(36:52) [Joy Wu] It depends on how much bone loss there has been. It also depends on the cumulative amount of time and the dosing of the glucocorticoids or the steroids. So for somebody who has had very substantial bone loss well into the osteoporosis range, it's unlikely that the body can recover entirely on its own, even when steroids are stopped. However, for somebody who's been on low doses for only a brief amount of time, the body might be able to recover from that.
(37:27) [Lynne] Multiple myeloma patients often take high dose dexamethasone once a week. Does that confer the same risks of taking glucocorticoids for GVHD?
(37:43) [Joy Wu] Yes. Dexamethasone is a form of glucocorticoids and high doses increase the risk substantially of bone loss. Multiple myeloma in itself is one of the diseases that can cause bone loss. The myeloma cells can eat away at the bone, and so these individuals would be in the category of high risk.
(38:09) [Lynne] Next question: who do I go to for a bone test? I am four years out from transplant, and no one has suggested it.
(38:18) [Joy Wu] Right. So, a couple of options. You can ask your primary care physician. There are some different that focus on bone and they can order, or you can discuss with your bone marrow transplant physician. One of the reasons I participated on this expert panel was to raise awareness among physicians who care for patients with blood and marrow transplants that bone loss can be an issue, and to increase awareness of who should be screened. You could take, for instance, the slides from this talk and share them with your transplant physician, and if it's agreed that you fall in the categories of risk that I discussed, then to order a bone density scan.
(39:08): [Lynne] Is osteopenia or osteoporosis still a significant risk factor if the patient never received steroid treatment or developed GVHD during or after the transplant, but did have TBI, total body irradiation?
(39:27) [Joy Wu] Sure. TBI can also affect the bone. The radiation passing through the bone cells can have effect on the ability to form bone normally. The risk conferred by osteopenia and osteoporosis is still present. Exactly how high that risk is depends, again, on the age of the individual, whether they have other risk factors. But you can have osteopenia, osteoporosis from TBI alone, or even without any of those treatments.
(40:01) [Lynne] Next question: does Prograf or Jakafi affect bone health?
(40:10) [Joy Wu] I apologize. I'm not an oncologist, so I'm not familiar with the medications, but I can tell you that many of the medications used for transplant can have secondary effects. For instance, if somebody went into premature menopause. But I can't comment specifically on the oncology medication.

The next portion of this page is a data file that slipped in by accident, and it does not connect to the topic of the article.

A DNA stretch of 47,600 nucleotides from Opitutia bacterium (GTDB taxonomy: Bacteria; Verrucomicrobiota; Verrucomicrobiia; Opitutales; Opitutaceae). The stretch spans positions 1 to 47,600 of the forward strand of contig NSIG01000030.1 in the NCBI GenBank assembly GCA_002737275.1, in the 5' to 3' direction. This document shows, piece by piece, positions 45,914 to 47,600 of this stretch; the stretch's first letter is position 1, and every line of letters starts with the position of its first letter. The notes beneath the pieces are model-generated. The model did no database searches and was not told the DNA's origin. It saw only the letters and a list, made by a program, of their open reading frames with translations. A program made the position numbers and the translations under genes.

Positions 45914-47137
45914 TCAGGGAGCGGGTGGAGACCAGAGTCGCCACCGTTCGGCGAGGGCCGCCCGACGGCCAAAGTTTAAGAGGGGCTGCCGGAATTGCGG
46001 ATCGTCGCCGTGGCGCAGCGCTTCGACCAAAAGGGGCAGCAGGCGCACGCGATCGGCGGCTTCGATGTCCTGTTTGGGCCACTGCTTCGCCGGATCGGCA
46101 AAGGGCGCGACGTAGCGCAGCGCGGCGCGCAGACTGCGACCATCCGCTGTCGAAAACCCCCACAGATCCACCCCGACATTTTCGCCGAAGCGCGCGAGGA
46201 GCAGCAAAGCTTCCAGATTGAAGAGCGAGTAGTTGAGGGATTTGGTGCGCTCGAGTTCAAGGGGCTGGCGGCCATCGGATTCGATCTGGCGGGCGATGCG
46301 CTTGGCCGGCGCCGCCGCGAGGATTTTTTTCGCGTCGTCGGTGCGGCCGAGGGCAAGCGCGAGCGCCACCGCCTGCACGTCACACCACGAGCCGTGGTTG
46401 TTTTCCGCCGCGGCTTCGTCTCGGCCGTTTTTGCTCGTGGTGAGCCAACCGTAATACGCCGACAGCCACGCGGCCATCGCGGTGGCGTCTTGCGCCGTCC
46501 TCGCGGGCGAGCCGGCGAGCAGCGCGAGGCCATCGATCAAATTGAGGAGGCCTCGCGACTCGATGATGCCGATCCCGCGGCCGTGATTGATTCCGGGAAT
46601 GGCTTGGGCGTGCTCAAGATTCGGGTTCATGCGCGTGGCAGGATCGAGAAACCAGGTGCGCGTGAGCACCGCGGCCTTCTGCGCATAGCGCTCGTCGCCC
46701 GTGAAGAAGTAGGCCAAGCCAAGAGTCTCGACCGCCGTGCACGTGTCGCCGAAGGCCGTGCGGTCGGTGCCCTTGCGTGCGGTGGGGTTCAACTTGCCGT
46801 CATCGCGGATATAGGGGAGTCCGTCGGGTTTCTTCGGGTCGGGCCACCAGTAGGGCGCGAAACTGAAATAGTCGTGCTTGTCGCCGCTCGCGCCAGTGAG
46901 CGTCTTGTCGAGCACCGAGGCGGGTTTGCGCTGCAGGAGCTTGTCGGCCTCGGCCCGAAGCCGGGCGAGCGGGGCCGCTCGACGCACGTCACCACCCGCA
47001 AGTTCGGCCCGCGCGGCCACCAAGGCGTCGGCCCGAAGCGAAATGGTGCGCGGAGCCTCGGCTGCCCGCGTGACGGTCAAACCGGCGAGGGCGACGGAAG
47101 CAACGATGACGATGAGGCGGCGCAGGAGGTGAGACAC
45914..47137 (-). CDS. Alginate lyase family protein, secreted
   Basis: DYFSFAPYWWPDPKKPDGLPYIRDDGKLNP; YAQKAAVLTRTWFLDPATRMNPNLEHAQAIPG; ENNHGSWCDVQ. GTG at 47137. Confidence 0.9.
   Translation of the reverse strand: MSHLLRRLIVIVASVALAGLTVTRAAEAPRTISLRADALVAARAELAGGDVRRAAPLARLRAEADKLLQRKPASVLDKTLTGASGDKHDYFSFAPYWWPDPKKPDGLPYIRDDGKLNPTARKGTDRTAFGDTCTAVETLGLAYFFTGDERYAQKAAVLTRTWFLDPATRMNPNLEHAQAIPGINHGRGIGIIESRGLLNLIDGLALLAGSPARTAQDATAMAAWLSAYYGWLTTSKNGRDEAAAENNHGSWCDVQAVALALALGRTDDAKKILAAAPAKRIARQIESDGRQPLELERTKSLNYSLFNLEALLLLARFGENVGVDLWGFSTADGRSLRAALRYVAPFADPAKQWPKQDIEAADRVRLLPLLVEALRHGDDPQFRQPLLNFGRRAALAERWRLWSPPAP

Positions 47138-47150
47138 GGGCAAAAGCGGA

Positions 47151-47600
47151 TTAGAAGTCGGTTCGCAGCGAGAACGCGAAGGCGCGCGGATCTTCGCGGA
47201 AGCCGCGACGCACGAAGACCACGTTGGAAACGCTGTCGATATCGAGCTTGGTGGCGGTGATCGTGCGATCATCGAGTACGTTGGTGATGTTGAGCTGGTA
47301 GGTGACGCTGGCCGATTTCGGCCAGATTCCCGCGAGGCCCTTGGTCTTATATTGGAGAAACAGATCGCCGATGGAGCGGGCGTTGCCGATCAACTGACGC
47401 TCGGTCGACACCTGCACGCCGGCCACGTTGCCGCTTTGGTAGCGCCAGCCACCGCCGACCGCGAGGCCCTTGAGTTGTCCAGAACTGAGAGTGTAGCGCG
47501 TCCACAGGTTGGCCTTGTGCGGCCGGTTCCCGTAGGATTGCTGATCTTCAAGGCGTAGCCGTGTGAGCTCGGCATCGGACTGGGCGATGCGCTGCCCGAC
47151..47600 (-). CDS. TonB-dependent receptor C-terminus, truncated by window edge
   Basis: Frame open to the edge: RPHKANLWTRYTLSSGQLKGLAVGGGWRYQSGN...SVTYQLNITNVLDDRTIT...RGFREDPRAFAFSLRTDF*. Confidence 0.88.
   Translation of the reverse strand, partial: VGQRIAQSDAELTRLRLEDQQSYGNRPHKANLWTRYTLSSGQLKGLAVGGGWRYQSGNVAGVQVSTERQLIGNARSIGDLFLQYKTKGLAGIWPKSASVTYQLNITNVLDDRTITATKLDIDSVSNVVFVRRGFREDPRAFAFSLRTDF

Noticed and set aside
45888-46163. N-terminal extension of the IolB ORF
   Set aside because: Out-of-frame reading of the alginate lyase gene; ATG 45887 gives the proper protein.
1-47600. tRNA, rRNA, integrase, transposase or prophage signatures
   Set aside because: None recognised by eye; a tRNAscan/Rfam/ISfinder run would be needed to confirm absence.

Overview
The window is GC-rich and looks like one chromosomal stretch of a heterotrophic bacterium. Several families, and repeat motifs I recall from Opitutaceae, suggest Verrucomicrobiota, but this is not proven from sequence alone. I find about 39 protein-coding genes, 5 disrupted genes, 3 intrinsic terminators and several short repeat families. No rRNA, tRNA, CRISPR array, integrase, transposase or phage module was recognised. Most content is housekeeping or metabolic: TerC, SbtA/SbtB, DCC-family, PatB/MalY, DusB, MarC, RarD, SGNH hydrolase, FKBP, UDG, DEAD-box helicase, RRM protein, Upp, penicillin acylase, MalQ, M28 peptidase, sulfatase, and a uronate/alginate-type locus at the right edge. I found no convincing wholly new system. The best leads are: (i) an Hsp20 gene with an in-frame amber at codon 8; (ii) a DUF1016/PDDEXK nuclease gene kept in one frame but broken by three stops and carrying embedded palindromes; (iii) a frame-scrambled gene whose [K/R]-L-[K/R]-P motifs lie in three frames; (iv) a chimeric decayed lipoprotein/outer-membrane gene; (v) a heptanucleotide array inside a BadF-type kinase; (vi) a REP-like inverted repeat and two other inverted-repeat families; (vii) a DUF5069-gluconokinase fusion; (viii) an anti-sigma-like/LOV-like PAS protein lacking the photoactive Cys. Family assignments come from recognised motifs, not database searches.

(40:33) [Lynne] The next question: I am 11 years out from BMT. I have avascular necrosis in hips, knees, and ankles. I've been told by orthopedic specialists that they cannot perform stem cell therapy on me to treat my hips and the tear in my L4 and L5. What research is being done using stem cell therapy on BMT survivors?
(41:01) [Joy Wu] Avascular necrosis is a common complication of high doses of glucocorticoids, but it's a separate condition from osteoporosis. It refers to the fact that sometimes parts of the bone lose their blood vessel supply and then have trouble functioning normally. That's a question that's best discussed with somebody, an orthopedic surgeon, for example.
(41:32) [Lynne] Here's another one about avascular necrosis. I am 35 years post-transplant and have avascular necrosis in my joints. First question is: is hyperbaric oxygen treatment an option to reverse further damage, and if a joint replacement is required, is it important to have it performed by someone experienced with BMT patients?
(42:00) [Joy Wu] So again, avascular necrosis is a different condition. It's treated by orthopedic surgeons. I can't really comment. It's not my specialty.
(42:14) [Lynne] What if you have an overactive parathyroid gland that elevates calcium levels? Is that good for bone health? If not, what do I do about it?
(42:28) [Joy Wu] An elevated PTH level, or a condition we call hyperparathyroidism, is quite common and becomes more common as adults get older. It can lead to high calcium levels, and when that happens it is not good for bone. Elevated calcium levels and continuously elevated PTH levels are actually associated with osteoporosis. The primary treatment for hyperparathyroidism is removal of the parathyroid gland that is making too much PTH, but that's something that should be discussed with an endocrinologist and an endocrine surgeon.